Rep. Adam Schiff led the Democrats’ investigation into President Donald Trump and the impeachment inquiry. Now he’s leading the prosecution in Trump’s impeachment trial. Schiff may not be one of the richest people in Congress, but he’s definitely not poor either. Read on to learn more about Schiff’s net worth.
1. Adam Schiff Had a Net Worth of $1.74 Million in 2014, But It Dropped in 2016
Adam Schiff had an estimated net worth of $1.74 million as of 2014 and $1.6 million in 2015, according to InsideGov.com and Open Secrets. This was 63 percent higher than the average member of Congress and 104 percent more than the average representative, making him the 146th wealthiest person in the House. His net worth also put him at 21st among all the members from California.
But his net worth dropped after that. Open Secrets estimates his net worth in 2016 took a dive and places it at $692,011. The LA Times estimated his net worth as much, much lower, with a minimum net worth of $313,000 in 2016, which would make him the 309th wealthiest member of Congress.) Meanwhile, Celebrity Net Worth estimated his net worth at $2 million. But Roll Call estimates his net worth at $.3 million, which is closer in line to more recent estimates for Schiff.
2. His Minimum Liabilities Range from $600k to $1.2 Million
According to the LA Times, Schiff’s liabilities are $600,000 at minimum, and his assets are $913,000 at minimum. This isn’t a huge difference. The liabilities come in the form of a Maryland home with at least a $500,000 mortgage, and a California home with a $100,000 mortgage.
But Open Secrets, in 2015, has a slightly different estimate, placing his liabilities as ranging from $600,000 to $1.2 million and his assets ranging from $878,000 to $2.4 million. A bigger difference, but still not as great as some other people may hold. But what happened to change things in 2016? In 2016, his assets are estimated as slightly higher, ranging from $1.06 to $2.1 million, and his liabilities are still listed as the same two mortgages as the previous years ($600,000 to $1.2 million.) So it’s unclear why his net worth was given a lower estimate overall by Open Secrets in 2016.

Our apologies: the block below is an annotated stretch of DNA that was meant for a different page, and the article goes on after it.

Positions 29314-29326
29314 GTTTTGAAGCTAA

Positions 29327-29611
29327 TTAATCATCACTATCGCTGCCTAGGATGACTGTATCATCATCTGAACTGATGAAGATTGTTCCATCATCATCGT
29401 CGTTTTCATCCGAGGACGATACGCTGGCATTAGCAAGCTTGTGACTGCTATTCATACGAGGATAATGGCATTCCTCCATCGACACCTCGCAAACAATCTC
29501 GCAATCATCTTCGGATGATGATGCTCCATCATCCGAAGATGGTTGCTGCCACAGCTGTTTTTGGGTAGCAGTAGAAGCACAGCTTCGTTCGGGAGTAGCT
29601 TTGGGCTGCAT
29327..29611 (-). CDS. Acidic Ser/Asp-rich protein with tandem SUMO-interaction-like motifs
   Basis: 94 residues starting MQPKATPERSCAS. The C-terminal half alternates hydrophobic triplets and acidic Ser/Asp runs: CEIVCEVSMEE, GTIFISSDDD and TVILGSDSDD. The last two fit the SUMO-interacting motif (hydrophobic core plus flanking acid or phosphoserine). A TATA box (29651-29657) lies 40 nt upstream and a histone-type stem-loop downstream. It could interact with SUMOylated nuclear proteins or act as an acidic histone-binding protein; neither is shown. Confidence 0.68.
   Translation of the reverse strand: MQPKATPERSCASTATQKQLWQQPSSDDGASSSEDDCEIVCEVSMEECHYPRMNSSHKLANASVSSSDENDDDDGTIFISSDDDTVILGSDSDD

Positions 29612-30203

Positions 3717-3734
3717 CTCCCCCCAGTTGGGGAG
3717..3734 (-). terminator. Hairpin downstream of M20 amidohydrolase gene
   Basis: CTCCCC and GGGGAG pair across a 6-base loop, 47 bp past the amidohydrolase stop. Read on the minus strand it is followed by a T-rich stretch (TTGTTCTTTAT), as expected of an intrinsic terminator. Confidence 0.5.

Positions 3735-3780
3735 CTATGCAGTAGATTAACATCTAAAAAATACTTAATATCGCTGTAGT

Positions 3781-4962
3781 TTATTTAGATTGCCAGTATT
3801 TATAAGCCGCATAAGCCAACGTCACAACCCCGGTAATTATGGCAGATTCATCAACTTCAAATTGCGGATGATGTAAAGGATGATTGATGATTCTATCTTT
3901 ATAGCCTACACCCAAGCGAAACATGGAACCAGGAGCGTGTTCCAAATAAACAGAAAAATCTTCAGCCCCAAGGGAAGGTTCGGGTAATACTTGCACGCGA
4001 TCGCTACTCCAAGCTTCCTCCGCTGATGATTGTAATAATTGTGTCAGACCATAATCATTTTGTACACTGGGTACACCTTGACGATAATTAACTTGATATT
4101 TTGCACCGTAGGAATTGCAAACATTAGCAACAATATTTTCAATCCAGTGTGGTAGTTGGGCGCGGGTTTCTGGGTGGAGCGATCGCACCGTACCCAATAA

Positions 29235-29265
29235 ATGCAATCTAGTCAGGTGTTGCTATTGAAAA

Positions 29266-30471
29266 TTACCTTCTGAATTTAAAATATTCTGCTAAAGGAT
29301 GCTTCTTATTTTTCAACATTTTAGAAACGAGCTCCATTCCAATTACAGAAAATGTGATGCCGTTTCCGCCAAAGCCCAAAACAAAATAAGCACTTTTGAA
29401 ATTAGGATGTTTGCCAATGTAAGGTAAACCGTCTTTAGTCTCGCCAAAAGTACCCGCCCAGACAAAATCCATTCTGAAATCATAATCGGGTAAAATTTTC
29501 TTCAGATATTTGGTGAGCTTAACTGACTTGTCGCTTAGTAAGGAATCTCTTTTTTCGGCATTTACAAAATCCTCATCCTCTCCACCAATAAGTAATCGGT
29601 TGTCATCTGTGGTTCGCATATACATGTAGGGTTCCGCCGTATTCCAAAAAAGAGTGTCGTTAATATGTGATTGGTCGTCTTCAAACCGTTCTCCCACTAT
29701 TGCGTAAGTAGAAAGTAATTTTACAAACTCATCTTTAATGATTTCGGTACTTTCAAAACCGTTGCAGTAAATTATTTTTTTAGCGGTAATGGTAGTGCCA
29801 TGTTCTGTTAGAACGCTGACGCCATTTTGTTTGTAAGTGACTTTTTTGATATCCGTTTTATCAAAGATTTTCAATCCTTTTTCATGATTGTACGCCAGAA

3. His Assets Include Stock in Apple
Schiff’s greatest assets, as of 2014, include at least $100,001 in Apple, $100,001 in BlackRock California Municipal Income Trust, $100,001 in Powershares QQQ Trust Ser 1, $100,001 in Fidelity Puritan Fund IRA, and $100,001 in iShares Trust Core S&P 500 Index. He has lesser assets in other sources include UBS Bank, Altria Group, and more. Things were similar in 2015, according to Open Secrets. Then, his greatest assets were $150-$350k in iShares Corp, $100-$250k Powershares, $100-$250k Fidelity, $100-$250k BlackRock, and $100-$250k Apple (among 33 assets.) His liabilities were still the two mortgages.
And in 2016, as mentioned above, his assets are actually given a higher estimated range (starting at $1.06 million and reaching the same upper end) and his liabilities are the same. He’s listed as having 26 instead of 33 assets by Open Secrets, but they still include iShares, Fidelity Puritan, and PowerShares. But now Putnam Short Duration Income Fund tops the list, and Apple is lower, at only $50,000 to $100,000 rather than $100-$250k like in 2015.
4. His Salary is $174,000 a Year and in 2016 He Raised Nearly $1 Million for His Election
As a Congressman, Schiff’s salary is $174,000 a year. He’s been a Representative in California since 2001. But most of his net worth comes from his stocks and other investments, rather than from his salary. According to Ballotpedia, Schiff raised $950,009 toward his campaign in 2016 and spent $913,099, which is less than the average $1.46 million spent by the U.S. House winners in 2016. In 2014 he raised $916,759 and in $2012 he raised $1.3 million. He typically raised a little over $1 million the years prior to that, except in 2000 when he raised $4.6 million. Total, he’s raised $14.3 million in elections over the course of his tenure.
5. He Has Mortgages on Two Homes
Adam Schiff’s only liabilities are in the form of mortgages that he has on two homes: a Maryland home with at least a $500,000 mortgage, and a California home with a $100,000 mortgage. He and his family lived in California first, before he joined the House. They tried living separately for a while, but didn’t like it. He, his wife Eve and two children ultimately relocated to D.C. from California because they hated the prolonged absences that kept them apart.